The Elf Lottery

Santa has 100 reindeer in 100 numbered stalls and 100 elves to boss about. He picks reindeer by the following system:

Initially all the stall doors are closed. Elf 1 opens every door, elf 2 then goes to every other door (i.e. multiples of 2) and changes its state (open to closed or vice versa), elf 3 does this for every multiple of 3 door and so on to elf 100.

On Christmas Eve Santa chooses the reindeer in stalls with open doors. Which reindeer does Santa choose?

Three Line Whip

Construct an equilateral triangle with one vertex on each of 3 parallel lines using just a straight edge and a pair of compasses.

Try the problem on GeoGebraTube: http://tube.geogebra.org/m/1941917

AOB

The points A and B are on the curve *y*=*x*^{2} such that AOB is a right angle. What points A and B will give the smallest possible area for the triangle AOB?

Reciprocating lengths

Given a straight line that intersects the *x* and *y* axes at A and B and the curve *y*=1/*x* at C and D, does AD=BC?

Prime Number Days

The ISO standard for writing dates is YYYY-MM-DD: e.g. the 1^{st} August 2015 is 2015-08-01.

The 21^{st} August 2015 is a *Prime Number Day* because 20150821 is a prime number.

When will other Prime Number Days fall in 2015?

Will there ever be two consecutive Prime Number Days?

A match made in seven

Is it possible to arrange seven points in a plane so that any subset of three points will contain at least one pair that is exactly 1cm apart?

A couple of MEI Conference taster problems

**Problem solving at KS3&4 - 13:45-14:45 Saturday 27th June with Phil Chaffe**

Pattern 1:

Pattern 2:

What would the shaded area of pattern 3 be?

**Florence Nightingale - 09:00-10:00 Friday 26th June with Stella Dudzic**

*“The regulation allowance of raw spirit which a man may obtain at the canteen is no less than 18½ gallons per annum ; which is, I believe, three times the amount per individual which has raised Scotland, in the estimation
of economists, to the rank of being the most spirit-consuming nation in
Europe.”*

Florence Nightingale on the British army in India in *“How people may live and not die in India. London : Emily Faithful, 1863.”*

How does this compare to current drinking habits?

A couple of MEI Conference problems

The following problems appeared in MEI Conference sessions in 2014:

**1×1=2**

You are told that, when rounded to the nearest whole number, *x* and *y* are both 1. What is the probability that, to the nearest whole number, *xy* = 2 ?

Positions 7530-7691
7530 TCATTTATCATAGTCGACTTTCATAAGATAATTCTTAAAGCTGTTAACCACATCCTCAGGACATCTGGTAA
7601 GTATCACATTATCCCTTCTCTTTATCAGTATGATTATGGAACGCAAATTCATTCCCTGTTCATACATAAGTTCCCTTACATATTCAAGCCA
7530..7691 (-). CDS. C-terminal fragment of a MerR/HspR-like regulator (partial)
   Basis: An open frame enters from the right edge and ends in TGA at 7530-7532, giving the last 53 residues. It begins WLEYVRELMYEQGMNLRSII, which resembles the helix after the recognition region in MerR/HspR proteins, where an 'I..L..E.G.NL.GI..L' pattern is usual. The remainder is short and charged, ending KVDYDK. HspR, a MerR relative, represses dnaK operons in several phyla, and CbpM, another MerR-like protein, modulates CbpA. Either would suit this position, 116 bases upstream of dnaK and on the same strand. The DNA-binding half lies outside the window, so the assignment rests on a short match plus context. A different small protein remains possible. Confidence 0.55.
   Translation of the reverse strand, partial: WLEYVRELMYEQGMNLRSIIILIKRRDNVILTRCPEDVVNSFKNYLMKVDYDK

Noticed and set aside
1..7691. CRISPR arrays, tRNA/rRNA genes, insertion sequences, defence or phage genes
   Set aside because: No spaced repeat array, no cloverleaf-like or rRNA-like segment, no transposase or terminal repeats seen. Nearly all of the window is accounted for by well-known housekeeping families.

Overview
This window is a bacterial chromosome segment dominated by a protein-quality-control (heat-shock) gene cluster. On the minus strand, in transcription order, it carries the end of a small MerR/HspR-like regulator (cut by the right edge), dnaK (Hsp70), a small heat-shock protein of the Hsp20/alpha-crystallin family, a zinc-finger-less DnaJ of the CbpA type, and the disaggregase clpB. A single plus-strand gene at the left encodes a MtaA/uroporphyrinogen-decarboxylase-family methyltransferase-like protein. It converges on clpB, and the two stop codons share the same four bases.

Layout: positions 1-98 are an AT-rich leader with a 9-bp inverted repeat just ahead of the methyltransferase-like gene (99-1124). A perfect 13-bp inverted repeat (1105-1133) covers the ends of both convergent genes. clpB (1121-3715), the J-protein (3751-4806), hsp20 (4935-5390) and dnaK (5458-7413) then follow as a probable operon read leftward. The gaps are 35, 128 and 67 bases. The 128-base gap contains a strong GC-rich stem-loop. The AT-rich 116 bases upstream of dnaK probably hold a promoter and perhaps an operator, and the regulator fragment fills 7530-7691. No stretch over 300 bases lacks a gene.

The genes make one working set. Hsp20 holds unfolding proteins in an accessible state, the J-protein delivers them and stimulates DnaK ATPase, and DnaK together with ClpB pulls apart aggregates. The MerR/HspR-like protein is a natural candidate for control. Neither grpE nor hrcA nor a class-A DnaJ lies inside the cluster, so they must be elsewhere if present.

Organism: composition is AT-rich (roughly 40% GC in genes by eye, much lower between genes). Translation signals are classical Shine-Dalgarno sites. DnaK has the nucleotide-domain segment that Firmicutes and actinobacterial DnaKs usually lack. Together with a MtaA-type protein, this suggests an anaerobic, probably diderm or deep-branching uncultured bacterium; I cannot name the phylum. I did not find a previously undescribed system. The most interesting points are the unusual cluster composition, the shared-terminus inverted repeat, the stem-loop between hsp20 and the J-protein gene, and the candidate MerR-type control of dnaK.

**Paper folding a parabola**

Prove that the following steps will produce a parabola:

- Fold a piece of A4 paper in half long-ways (to create the y-axis) and draw this in with a pen.
- Mark a point on the fold a couple of inches from the bottom edge.
- Fold the bottom edge so that it goes through the point and is perpendicular to the vertical fold (to create the x-axis) and mark this with a pen.
- Make repeated folds so that the bottom edge goes through the point – these can be at any angle.

Consecutive Fibonacci Squares

The first few Fibonacci numbers are 1, 1, 2, 3, 5, 8, 13, 21, 34 ... (each number is the sum of the previous two numbers in the sequence and the first two numbers are both 1).

The sums of the squares of some consecutive Fibonacci numbers are given below:

1^{2} + 1^{2} = 2

3^{2} + 5^{2} = 34

13^{2} + 21^{2} = 610

Is the sum of the squares of consecutive Fibonacci numbers always a Fibonacci number?

4 points, 2 lengths

In how many ways can you arrange 4 distinct points in the plane so there are exactly two different distances amongst the 6 pairs?

e.g. if the four points are at the corners of a square then the four sides are the same length and the two diagonals are the same length.

1, 2, 3, 4

Find two quadratic functions f(*x*), g(*x*) so the equation f(g(*x*)) = 0 has the four roots *x* = 1, 2, 3, 4.

Is it possible to find three quadratic functions f(*x*), g(*x*), h(*x*) so the equation f(g(h(*x*))) = 0 has the eight roots *x* = 1, 2, 3, 4, 5, 6, 7, 8?

Happy 2015: A Triple of Triples

2015 is the product of 3 distinct primes: 5×13×31

2014 and 2013 are also the product 3 distinct primes.

Can you find a smaller triple (*n*, *n*+1, *n*+2) where *n*, *n*+1 and *n*+2 are all the product of 3 distinct primes?

Are there any quadruples (*n*, *n*+1, *n*+2, *n*+3) where *n*, *n*+1, *n*+2 and *n*+3 are all the product of 3 distinct primes?